Many of the organisms that are important in nutrient cycling and the breakdown of organic matter can also be pests in the soil.

Many plant pests are arthropods. These are joint-legged animals, with external skeletons and a body made up of several different parts. Insects, crustacean, spiders and woodlice are all arthropods.

The table below tells you where the most common soil arthropods live and how they damage plants.

woodlice damp organic soils eat roots and lower leaves
millipedes most soils occasionally eat underground tubers and seeds
mites soils and plant tissues mottle or distort leaves, buds, flowers and bulbs
springtails soil and decaying humus eat fine roots
beetles mainly in soil eat roots and succulent tubers
earwigs flowers and soil eat flowers
Grass grub

The grass grub feeds on grass roots, which prevents growth.


They break down  organic matter in soil, but some are serious plant pests. Nematodes attack the  roots and plant tissue. They attack plants such as potato, onions, beans, bulbs  and strawberries.

Nematodes are difficult to control because they  produce a large number of eggs, and the cysts can survive in soil for 10 years  or more in some species.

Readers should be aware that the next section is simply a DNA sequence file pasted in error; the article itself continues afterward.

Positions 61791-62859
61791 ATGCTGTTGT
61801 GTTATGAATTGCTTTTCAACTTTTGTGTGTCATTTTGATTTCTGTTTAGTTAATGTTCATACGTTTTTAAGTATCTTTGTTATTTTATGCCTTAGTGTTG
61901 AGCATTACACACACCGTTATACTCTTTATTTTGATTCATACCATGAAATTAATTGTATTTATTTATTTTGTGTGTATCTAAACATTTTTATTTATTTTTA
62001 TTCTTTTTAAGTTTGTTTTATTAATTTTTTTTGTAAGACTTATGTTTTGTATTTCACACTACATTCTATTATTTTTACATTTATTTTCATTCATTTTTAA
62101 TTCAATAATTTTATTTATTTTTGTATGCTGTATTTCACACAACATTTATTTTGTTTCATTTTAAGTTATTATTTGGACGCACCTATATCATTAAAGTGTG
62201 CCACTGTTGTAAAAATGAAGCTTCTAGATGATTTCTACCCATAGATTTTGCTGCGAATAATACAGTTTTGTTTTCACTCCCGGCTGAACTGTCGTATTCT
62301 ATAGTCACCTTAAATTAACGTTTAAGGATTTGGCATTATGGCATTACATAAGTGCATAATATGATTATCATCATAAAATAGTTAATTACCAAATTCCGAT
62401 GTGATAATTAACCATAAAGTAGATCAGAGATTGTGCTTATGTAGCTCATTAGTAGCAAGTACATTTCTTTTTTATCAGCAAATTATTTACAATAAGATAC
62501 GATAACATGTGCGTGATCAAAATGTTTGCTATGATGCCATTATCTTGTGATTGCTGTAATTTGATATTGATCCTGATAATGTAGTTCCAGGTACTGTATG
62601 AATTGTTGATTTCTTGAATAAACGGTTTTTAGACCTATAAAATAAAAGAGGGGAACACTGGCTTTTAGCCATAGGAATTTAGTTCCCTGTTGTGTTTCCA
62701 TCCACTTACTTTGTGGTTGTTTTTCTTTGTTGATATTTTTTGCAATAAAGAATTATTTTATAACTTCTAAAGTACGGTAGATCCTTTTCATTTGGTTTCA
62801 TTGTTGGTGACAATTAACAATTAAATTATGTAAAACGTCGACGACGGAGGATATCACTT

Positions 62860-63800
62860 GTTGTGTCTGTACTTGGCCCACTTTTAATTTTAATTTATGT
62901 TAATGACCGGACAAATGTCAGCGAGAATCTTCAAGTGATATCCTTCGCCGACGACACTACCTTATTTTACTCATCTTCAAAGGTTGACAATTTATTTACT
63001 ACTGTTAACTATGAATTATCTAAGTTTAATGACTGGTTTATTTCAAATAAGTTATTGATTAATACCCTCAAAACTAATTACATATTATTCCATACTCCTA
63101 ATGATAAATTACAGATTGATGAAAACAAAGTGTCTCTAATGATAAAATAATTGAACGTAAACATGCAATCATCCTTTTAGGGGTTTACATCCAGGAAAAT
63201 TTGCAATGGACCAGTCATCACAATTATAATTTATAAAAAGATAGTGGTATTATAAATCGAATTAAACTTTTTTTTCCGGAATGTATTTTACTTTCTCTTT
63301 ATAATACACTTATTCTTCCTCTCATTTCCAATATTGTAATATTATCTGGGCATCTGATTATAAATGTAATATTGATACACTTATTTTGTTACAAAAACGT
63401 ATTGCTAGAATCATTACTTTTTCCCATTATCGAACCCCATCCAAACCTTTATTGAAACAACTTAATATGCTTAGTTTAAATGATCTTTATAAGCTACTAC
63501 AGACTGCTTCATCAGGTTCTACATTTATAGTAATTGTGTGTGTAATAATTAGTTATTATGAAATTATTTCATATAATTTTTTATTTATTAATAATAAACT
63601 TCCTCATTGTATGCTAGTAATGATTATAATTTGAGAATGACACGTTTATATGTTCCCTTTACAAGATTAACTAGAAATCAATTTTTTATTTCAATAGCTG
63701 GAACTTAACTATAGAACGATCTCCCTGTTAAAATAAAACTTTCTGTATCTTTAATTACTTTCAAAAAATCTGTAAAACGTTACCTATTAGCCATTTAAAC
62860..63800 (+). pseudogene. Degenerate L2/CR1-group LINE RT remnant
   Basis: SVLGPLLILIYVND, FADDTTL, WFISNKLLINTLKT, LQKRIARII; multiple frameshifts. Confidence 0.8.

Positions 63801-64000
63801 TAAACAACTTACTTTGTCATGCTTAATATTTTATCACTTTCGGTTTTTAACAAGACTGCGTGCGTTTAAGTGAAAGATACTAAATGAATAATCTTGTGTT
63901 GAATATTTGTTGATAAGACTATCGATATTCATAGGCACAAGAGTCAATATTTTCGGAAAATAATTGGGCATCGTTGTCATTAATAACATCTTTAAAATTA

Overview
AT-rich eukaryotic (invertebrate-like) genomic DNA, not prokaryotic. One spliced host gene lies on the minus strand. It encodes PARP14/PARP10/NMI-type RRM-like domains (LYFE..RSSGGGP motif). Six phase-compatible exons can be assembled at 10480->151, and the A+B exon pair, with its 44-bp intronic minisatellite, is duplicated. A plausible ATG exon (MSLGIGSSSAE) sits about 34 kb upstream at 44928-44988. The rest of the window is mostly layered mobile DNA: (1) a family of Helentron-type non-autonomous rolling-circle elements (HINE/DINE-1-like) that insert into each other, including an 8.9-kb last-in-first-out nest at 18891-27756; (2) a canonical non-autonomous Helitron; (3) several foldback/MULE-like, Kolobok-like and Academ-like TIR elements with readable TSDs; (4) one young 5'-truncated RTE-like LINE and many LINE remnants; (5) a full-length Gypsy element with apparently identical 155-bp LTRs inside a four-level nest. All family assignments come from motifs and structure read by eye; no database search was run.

Bacteria, fungi and viruses

Some specific  types of bacteria and fungi in the soil cause disease. All viruses cause  diseases or disorders.


Some soil  bacteria are pathogens. Pathogens are disease-causing organisms. Galls and root  rots are examples. They cause plant roots to rot and then the plant will  collapse and die.


Fungi can grow  rapidly in plant tissues when conditions suit them. Some soil fungi can cause  diseases. They cause plants to rot.

  • Damping off is  a disease that can affect all seedlings.
  • Verticillum  wilt causes damage to the roots of a plant and then it will wilt and die.
  • Phytophthora is  a soil-borne disease that causes damage to the roots.
This brassica has clubroot

This brassica has clubroot.